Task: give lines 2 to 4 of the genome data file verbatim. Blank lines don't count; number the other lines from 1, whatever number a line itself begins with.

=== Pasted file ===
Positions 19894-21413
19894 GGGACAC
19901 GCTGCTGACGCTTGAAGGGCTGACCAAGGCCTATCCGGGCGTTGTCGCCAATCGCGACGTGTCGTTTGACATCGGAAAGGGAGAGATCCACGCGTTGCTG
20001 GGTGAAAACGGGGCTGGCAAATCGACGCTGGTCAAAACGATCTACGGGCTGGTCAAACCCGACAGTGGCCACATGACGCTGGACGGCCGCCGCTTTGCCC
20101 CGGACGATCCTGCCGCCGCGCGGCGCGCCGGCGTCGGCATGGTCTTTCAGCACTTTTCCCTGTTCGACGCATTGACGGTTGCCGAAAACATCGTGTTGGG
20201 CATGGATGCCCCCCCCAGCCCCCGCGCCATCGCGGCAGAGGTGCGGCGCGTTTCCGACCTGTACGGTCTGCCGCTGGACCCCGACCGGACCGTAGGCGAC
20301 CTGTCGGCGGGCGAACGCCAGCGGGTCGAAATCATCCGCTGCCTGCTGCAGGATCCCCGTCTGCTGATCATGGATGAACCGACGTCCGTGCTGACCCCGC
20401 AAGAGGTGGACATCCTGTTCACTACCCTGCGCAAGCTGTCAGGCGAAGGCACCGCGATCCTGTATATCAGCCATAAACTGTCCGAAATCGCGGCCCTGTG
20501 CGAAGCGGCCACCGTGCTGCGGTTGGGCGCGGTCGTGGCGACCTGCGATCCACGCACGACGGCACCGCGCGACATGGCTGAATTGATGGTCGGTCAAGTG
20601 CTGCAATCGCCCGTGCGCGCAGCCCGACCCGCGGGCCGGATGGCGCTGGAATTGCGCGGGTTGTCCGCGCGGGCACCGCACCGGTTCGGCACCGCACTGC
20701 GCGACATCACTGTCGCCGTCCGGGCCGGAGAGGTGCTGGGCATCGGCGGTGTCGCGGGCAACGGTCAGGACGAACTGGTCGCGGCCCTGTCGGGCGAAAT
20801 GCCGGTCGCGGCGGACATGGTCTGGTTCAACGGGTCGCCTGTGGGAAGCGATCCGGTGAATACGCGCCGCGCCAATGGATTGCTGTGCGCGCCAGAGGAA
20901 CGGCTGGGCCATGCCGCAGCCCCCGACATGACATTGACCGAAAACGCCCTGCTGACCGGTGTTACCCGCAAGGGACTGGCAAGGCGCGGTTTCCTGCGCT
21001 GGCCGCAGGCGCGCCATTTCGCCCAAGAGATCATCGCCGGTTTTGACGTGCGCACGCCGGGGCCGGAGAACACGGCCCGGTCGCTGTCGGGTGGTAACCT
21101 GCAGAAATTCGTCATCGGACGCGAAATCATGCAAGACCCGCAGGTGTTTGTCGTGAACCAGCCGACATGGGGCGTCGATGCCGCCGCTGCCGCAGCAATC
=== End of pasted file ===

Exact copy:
19894 GGGACAC
19901 GCTGCTGACGCTTGAAGGGCTGACCAAGGCCTATCCGGGCGTTGTCGCCAATCGCGACGTGTCGTTTGACATCGGAAAGGGAGAGATCCACGCGTTGCTG
20001 GGTGAAAACGGGGCTGGCAAATCGACGCTGGTCAAAACGATCTACGGGCTGGTCAAACCCGACAGTGGCCACATGACGCTGGACGGCCGCCGCTTTGCCC